Argentina considers the G20 to be vital for trade, which drives the global economy. It will work to strengthen the multilateral trade system through the World Trade Organization (WTO), particularly as host of the WTO ministerial conference on December 11-13, 2017. By hosting these two events — the WTO ministerial and the G20 summit — Argentina will establish its reintegration into the global community.
The Argentine agenda for the presidency is already showing promise to capture the opportunities to contribute to global governance on work and education. It is the risks — so present in Hamburg — that underlie a need for careful consultation and considerable caution. Two key challenges lie ahead: first, U.S. president Donald Trump, whose characteristic unpredictability broke the climate change consensus in Hamburg, and, second, security issues, because the threat of terrorism and anti-globalization protests are de rigueur for any event of this importance and present a logistical challenge to the host.
Argentina is likely to find it difficult to build on Germany's initiative to unite climate change and energy security in a separate Climate and Energy Action Plan for Growth, which the United States refused to sign. Reflecting the U.S. withdrawal from the Paris Agreement and in order to bridge the "global governance gap" flowing from lack of U.S. leadership, Argentina is likely to delink energy from the climate change discussions and find common ground on energy efficiency, renewables and the United Nations Sustainable Development Goals.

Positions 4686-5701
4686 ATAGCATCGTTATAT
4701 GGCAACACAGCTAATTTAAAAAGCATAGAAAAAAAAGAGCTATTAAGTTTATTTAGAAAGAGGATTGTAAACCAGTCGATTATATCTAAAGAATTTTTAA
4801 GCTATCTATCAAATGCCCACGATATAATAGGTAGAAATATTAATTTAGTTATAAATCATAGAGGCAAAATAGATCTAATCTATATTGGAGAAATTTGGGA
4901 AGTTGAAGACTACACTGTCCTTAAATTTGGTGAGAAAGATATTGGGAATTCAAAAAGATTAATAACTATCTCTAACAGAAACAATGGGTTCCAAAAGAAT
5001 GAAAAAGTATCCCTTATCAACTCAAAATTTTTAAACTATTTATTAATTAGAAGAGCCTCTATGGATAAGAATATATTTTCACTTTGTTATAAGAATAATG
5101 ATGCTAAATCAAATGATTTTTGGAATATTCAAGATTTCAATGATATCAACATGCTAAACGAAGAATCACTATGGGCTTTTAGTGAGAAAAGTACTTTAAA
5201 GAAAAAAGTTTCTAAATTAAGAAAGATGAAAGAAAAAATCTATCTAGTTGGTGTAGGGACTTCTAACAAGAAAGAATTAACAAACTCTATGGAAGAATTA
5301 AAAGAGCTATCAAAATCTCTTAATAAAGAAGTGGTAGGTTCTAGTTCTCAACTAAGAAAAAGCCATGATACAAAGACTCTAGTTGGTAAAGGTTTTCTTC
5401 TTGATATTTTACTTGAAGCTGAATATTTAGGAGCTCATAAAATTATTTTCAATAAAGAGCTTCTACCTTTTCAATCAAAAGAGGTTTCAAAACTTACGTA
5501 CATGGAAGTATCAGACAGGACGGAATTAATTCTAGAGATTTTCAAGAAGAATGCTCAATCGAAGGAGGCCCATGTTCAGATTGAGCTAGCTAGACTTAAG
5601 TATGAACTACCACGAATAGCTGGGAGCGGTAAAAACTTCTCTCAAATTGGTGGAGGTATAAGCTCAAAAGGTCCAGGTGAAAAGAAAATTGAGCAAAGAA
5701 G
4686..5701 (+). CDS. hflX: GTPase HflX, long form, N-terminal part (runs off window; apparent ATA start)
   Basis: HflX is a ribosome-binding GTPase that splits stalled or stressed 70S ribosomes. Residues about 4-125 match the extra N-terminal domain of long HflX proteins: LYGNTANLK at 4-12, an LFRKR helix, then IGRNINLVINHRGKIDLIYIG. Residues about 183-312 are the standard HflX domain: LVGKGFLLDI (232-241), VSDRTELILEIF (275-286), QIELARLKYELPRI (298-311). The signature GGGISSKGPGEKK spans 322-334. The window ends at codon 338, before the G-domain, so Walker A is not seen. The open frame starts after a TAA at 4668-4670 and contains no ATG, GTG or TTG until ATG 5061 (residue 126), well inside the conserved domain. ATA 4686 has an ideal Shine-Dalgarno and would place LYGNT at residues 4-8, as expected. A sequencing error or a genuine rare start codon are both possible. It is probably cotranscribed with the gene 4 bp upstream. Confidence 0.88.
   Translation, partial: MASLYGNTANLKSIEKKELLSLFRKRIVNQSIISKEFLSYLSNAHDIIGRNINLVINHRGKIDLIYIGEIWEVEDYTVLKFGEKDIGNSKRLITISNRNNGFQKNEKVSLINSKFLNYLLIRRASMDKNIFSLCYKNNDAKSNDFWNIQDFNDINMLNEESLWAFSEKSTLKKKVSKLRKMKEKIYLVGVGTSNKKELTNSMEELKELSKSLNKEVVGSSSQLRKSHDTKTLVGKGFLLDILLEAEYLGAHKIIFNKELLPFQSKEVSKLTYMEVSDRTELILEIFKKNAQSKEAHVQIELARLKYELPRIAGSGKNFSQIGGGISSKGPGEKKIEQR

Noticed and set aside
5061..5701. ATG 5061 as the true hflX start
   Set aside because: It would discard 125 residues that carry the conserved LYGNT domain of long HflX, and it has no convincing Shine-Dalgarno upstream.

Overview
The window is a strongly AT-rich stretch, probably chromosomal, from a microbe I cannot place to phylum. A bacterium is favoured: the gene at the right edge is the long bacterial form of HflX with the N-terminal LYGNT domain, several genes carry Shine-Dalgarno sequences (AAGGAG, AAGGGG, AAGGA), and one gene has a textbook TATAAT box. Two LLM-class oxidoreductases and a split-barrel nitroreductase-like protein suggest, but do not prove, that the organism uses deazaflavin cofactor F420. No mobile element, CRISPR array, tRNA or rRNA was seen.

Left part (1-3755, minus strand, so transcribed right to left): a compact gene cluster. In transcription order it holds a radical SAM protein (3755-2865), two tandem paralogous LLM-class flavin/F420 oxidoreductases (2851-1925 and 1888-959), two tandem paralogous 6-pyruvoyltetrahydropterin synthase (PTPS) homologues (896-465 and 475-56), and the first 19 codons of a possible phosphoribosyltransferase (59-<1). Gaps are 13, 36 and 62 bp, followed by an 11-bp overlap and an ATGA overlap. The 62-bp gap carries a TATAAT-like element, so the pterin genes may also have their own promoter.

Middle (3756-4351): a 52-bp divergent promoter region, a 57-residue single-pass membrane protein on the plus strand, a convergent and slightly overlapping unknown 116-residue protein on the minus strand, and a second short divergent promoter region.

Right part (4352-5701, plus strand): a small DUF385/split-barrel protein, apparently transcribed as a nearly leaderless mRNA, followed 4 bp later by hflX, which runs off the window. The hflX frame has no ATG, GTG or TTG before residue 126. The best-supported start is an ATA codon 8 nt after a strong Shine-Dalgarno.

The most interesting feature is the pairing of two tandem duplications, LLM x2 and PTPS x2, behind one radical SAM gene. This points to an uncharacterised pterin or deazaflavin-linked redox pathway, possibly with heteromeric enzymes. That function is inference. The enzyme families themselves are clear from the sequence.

It may prove challenging for Argentina to champion developing country voices, while aspiring to belong to another club, the Organisation for Economic Co-operation and Development.
Faced with a volatile global arena alongside an intense domestic political setting (with legislative elections in October), within a region struggling against populism and protectionism, Argentina has its work cut out.
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Sabrina Shaw, PhD, Regional Director, Latin America, of the G20 Research Group, where she follows and writes on the Argentine presidency of the G20, which starts on 1 December 2017 and runs through 2018. She received her doctorate from Chulalongkorn University in Bangkok on bioenergy in the Mekong. She worked for over a decade at the World Trade Organization, including as secretary to the WTO Committee on Trade and Environment and to various dispute settlement panels. She lives in Buenos Aires and is currently also an associate at the International Institute for Sustainable Development. She is working with the International Centre for Trade and Sustainable Development, the Fundación Foro del Sur and the International Migration Organization to prepare the Symposium on Trade and Sustainable Development and the Forum on Migration, Trade and the Global Economy to be held alongside the WTO Ministerial Conference in Buenos Aires on December 11-14, 2017.